Top 10 International Anti-Corruption Developments For April 2020

Morrison & Foerster LLP

In order to provide an overview for busy in-house counsel and compliance professionals, we summarize below some of the most important international anti-corruption developments from the past month, with links to primary resources. This month we ask: How did the Organization for Economic Cooperation and Development’s (OECD) Working Group on Bribery respond to the COVID-19 pandemic? What are the most recent developments in the long-running global investigation into alleged corruption in international soccer? Why did a London court dismiss an Unexplained Wealth Order targeting allegedly tainted funds used to purchase tony London real estate? The answers to these questions and more are here in our April 2020 Top 10.

1. OECD Warns of Risks Bribery Poses to Global Pandemic Response. Last month, we discussed the impact that COVID-19 was already having on anti-corruption enforcement, as well as concerns expressed by some watchdog groups that endemic corruption in policing, healthcare, and other services could compromise governmental responses to COVID-19. On April 22, 2020, the OECD Working Group on Bribery expressed similar concerns, urging that “[t]he Global response to the coronavirus pandemic must not be undermined by bribery.” The Working Group warned that the pandemic “can create environments that are ripe for corruption,” which has “the potential to undermine the global response to tackle the crisis.” Noting that “[m]any of the detected cases of foreign bribery have occurred in the health industry,” the Working Group warned that bribery can divert vital equipment and medicines away from their intended purposes and endanger public services. The Working Group urged that “all actors respect the rule of law and transparency to ensure the most efficient and effective distribution of [health and pharmaceutical] products” and committed to “examine the possible impact and consequences of the coronavirus pandemic on foreign bribery, as well as solutions to help countries strengthen their anti-bribery systems.”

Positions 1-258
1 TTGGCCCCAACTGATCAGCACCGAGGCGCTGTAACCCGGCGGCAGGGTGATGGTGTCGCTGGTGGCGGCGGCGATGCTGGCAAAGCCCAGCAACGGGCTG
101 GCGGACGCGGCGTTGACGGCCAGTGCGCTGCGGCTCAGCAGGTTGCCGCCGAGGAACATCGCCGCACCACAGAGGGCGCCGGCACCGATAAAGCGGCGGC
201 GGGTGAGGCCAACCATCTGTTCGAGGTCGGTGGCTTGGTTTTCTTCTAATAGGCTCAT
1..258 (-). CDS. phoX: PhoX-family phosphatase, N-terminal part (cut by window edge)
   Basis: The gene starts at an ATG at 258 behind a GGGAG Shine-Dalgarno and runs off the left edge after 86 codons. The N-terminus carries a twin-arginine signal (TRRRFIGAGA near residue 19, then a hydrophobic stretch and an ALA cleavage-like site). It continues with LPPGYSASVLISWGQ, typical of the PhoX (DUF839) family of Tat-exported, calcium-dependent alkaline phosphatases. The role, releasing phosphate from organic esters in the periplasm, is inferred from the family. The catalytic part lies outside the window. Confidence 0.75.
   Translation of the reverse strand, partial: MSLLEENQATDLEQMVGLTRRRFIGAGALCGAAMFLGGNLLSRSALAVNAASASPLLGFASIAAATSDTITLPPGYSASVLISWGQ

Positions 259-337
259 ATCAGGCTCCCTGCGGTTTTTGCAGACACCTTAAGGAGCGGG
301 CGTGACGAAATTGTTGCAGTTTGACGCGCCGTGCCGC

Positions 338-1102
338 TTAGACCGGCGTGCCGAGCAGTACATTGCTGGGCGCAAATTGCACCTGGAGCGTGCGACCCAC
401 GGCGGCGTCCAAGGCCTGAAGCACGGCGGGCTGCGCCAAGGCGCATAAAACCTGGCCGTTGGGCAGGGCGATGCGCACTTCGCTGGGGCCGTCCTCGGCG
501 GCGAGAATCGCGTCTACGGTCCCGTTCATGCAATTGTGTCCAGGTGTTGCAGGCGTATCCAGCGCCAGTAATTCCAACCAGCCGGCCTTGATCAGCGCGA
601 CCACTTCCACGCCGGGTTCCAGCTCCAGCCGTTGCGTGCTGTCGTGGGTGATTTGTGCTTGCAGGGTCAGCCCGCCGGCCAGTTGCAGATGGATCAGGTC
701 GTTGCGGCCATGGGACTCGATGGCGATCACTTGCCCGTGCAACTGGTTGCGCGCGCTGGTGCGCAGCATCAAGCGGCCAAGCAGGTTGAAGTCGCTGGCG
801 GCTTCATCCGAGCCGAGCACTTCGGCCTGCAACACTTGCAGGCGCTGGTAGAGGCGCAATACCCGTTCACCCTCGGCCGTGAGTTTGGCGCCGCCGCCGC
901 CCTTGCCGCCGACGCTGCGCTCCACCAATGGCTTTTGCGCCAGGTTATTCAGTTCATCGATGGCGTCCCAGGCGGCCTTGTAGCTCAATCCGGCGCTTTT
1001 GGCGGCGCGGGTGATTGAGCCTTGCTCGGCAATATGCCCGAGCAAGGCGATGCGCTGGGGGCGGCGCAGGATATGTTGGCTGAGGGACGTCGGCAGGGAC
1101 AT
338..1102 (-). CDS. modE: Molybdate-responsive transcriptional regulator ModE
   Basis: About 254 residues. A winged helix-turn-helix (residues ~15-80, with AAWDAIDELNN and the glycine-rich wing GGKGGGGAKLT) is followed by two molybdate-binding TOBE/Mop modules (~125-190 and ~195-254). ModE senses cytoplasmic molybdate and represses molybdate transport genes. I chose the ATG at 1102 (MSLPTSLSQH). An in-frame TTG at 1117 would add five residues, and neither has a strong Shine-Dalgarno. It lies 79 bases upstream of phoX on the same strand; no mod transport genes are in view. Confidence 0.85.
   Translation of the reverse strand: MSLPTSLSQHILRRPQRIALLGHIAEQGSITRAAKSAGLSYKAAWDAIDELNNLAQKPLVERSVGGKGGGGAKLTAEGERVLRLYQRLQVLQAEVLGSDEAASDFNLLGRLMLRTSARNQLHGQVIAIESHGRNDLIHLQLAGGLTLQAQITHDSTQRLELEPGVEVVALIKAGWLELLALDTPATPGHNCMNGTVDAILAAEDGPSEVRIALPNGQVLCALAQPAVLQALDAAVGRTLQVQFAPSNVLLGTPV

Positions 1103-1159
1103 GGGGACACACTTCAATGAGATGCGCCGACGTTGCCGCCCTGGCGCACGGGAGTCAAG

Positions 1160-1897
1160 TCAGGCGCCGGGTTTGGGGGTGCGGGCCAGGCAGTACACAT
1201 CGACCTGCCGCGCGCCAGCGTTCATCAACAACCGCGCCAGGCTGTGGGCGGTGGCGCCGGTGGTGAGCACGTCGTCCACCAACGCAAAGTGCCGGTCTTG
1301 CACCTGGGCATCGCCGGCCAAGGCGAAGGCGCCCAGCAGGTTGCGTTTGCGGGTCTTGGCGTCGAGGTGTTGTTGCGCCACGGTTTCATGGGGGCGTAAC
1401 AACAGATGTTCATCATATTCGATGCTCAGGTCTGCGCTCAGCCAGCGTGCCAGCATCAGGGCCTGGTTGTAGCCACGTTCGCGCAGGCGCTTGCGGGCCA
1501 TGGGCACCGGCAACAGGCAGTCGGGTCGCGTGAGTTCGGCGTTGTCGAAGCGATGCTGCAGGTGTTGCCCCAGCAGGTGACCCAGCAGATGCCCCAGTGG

2. Italian Oil Company Resolves Algeria FCPA Allegations. On April 17, 2020, the U.S. Securities and Exchange Commission (SEC) announced that Eni S.p.A. had agreed to resolve allegations that it violated the Foreign Corrupt Practices Act’s (FCPA) books and records and internal accounting controls provisions. According to the SEC order, between 2007 and 2010, the company’s minority-owned and controlled subsidiary paid approximately €198 million to an intermediary that assisted with obtaining multiple contracts from Algeria’s state-owned oil company. SEC alleged that the intermediary directed a portion of the payment it received to Algerian government officials. The company neither admitted nor denied SEC’s findings. In October 2019, the company announced that the U.S. Department of Justice (DOJ) had closed its parallel investigation.

3. SEC Charges Former Financial Services Company Executive with Ghana FCPA Violations. On April 13, 2020, the SEC announced charges against Asante Berko, a former executive of a UK-based financial services company, for allegedly violating the FCPA’s anti-bribery provision and federal securities laws. The complaint, filed in the Eastern District of New York, alleges that in 2015 and 2016, the executive developed and carried out a scheme to bribe Ghanaian government officials to help a Turkish energy company win a power plant contract. According to the SEC announcement, compliance personnel for the UK company’s publicly traded parent “took appropriate steps to prevent the firm from participating in the [allegedly improper] transaction and it is not being charged.”